Thursday, July 18, 2024

An interview with Ananya Saikia – AJP Spokesperson and Youth Leader

Interviewed by – Mohsin Khaiyam (Senior sub-editor)

Written by – Priyanka Bhattacharya (Sub-editor)

Edited by – Robin Bhuyan (Editor-in-Chief)

Ananya Saikia is a prominent figure among the contemporary youth. A faculty at J.B. Law College in Guwahati, she is also a youth leader, and the spokesperson for the Assam Jatiya Parishad. Ananya is a former member of the Congress party, and the general secretary of the student-run organization, “Indian Students Organization.” Read on to learn more about her views on politics and life.

You’re now associated with AJP, which is now an important party in Assam. At present, this party is allied with Congress and other opposition groups. Do you think AJP will continue to exist throughout time?

I believe that political leaders as well as representatives of the youth and student organizations are unified in their call to oppose today’s “fascist” and “communal” movements. We must distinguish between fascism as a political movement seeking power and fascism as a force that has taken control of the state. The notions used by fascism are easily recognizable and have distinct contextual and political contours. AJP, like every other political party operating in India, is currently more concerned with sticking out for the interests of the populace and giving the voiceless a platform than winning seats or elections. Furthermore, I am certain that AJP will persevere in the face of hardship.

Has the solidarity of Gaurav, Akhil, and Lurinjyoti Gogoi heightened Fascism? Are the controversies philosophical in nature?

I firmly disagree that it represents a sort of unity; rather, I believe it is a collection of ideals that they all hold in common in an effort to counter fascist rule. They have strengthened their hold on local party structures and backed the growth of regionalism. They have inspired people to cultivate a spirit of unity and brotherhood that aims to defend Assam’s interests and advance the welfare and prosperity of its citizens.

What according to you are the youths’ perceptions and attitudes towards Politics, Employment, and Education? Where are the youths of Assam heading towards?

I feel that the inability of the youth to effectively participate in any important decision-making processes is a key problem. Young men and women feel alienated and marginalized in their cultures and communities because they have little chance and exposure to actively engage in inclusive decision-making processes. We all possess the ability to influence other people. Some leaders are the doers who seek no accolades. We’re all leaders. We should never delegate leadership or make it someone else’s responsibility. Personal leadership development is one of the most powerful things we can never accomplish.  

You’re serving as the General Secretary of ISO, which is a mass organization without ties to any political party. Could you possibly throw some light on this organization?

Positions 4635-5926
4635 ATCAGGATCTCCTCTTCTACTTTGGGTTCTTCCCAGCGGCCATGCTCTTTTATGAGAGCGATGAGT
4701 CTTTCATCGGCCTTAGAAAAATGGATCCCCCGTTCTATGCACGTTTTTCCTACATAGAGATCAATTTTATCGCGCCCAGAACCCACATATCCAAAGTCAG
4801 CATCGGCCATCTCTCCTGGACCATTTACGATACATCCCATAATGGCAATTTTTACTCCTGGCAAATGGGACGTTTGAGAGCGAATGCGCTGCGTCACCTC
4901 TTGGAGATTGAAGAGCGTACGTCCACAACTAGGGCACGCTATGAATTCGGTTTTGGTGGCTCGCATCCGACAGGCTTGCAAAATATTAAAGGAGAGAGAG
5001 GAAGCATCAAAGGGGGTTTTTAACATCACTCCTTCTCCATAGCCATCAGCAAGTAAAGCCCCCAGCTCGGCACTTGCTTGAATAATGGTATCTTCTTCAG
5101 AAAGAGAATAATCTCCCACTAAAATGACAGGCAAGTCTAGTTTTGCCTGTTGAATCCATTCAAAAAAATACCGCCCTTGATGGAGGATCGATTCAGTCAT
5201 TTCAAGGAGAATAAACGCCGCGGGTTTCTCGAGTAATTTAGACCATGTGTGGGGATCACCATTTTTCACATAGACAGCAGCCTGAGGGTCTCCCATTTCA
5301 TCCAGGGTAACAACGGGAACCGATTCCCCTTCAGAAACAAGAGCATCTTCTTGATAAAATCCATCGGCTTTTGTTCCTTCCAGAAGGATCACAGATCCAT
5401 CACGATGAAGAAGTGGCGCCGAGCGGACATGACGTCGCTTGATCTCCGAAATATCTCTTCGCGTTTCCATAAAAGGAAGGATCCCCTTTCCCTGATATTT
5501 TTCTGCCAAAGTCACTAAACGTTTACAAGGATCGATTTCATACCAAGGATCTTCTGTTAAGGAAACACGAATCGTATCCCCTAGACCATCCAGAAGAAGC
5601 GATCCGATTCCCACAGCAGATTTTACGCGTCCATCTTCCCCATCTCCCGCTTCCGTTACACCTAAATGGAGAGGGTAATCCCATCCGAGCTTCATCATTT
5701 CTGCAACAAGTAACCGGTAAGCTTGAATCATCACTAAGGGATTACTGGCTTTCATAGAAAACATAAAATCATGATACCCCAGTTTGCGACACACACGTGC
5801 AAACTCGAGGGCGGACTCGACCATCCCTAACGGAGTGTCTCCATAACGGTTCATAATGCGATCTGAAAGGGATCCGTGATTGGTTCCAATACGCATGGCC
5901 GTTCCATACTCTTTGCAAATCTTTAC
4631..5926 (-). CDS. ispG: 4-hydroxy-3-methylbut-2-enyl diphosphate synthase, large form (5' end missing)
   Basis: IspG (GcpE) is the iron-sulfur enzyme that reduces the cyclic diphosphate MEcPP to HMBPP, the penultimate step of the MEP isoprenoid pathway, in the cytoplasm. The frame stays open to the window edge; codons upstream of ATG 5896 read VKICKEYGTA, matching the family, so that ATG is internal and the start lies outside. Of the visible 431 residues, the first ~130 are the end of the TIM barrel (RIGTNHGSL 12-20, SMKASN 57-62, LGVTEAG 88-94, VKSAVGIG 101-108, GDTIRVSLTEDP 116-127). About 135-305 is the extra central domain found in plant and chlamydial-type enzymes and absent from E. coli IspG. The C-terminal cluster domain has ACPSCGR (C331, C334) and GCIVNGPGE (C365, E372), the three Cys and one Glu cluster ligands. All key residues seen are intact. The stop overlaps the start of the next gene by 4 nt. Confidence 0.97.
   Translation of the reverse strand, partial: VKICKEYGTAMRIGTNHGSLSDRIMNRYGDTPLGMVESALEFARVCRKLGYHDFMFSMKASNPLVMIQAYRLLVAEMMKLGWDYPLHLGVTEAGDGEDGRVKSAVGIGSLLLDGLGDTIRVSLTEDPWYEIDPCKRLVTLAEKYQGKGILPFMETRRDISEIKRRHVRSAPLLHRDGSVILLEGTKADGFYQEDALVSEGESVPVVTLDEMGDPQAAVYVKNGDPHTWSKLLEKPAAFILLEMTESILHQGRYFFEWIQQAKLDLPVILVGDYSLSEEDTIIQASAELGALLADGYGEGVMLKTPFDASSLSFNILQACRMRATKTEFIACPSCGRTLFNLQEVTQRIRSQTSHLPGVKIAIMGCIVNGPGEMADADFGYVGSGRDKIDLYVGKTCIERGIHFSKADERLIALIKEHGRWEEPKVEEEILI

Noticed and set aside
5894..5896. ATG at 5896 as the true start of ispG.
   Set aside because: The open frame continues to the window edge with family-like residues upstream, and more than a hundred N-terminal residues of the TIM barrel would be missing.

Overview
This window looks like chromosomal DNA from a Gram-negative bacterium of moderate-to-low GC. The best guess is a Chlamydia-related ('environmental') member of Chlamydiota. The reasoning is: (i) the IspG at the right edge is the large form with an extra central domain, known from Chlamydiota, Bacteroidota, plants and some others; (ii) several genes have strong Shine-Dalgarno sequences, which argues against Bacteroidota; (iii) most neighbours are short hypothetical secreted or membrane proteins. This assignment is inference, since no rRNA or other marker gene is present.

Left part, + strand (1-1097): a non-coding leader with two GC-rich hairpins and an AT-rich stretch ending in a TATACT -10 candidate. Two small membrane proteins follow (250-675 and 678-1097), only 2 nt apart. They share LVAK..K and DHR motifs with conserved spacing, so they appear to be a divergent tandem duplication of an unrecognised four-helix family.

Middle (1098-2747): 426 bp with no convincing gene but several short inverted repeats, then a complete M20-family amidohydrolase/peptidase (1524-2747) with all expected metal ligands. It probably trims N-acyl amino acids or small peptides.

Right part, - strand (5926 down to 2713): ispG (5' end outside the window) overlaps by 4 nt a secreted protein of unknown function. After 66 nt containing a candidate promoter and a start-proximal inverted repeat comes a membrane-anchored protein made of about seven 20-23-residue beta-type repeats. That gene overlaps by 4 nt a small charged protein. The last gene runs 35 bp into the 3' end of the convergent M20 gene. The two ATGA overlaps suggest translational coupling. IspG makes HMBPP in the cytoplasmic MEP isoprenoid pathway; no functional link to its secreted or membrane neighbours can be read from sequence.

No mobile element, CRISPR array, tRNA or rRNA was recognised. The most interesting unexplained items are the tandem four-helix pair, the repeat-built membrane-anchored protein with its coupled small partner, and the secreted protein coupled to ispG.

It serves as a stage for young people to display their abilities. They want to alter the political landscape but they are not interested in joining the electoral process. Journalists, doctors, and individuals from many walks of life are all trying to make Assam a better place. We are aiming to provide education to those who are unable to obtain it. It is less of an organization and more of a platform. Organizations are often associated with political arenas where individuals advance their political views, but ISO is working to improve the quality of life for young people in Assam.

Prior to representing AJP, you were affiliated with Congress. Do you still have ties to its members?

Yes, I’m still in touch with my former coworkers. Political differences shouldn’t ever be a source of conflict. Though opinions may differ, prejudice shouldn’t result from them. Ideologies are created by individuals depending on their interests and social connections. I developed an interest in politics at the age of 15 or 16 when I was not even permitted to vote. My priorities have changed as I’ve gotten older, and I’ve realized that I value regionalism more than anything else. I want to be certain that I’m serving the interests of the residents of my state. Standing up for Assam’s youth motivates me and I wish to put an end to societal injustice and prejudice.

Aside from your current responsibilities, please give insights into your life as an advocate and the state of law and order in Assam.

Despite having finished my education in law, it would be premature to refer to me as an advocate because I have witnessed my father’s hardships in the legal profession. I feel I need to gain more knowledge. I think I have many obligations to my state and its citizens as a lawyer. Law and order in Assam has let us down in several ways. Though it could have been, nothing has changed. The Home Ministry’s understanding of law and order in the state of Assam may be gained by considering the case of Ms. Junmoni Rabha, an Assam Police sub-inspector, who died inexplicably and the lack of a thorough inquiry into it. Thus, I feel many changes are needed!  

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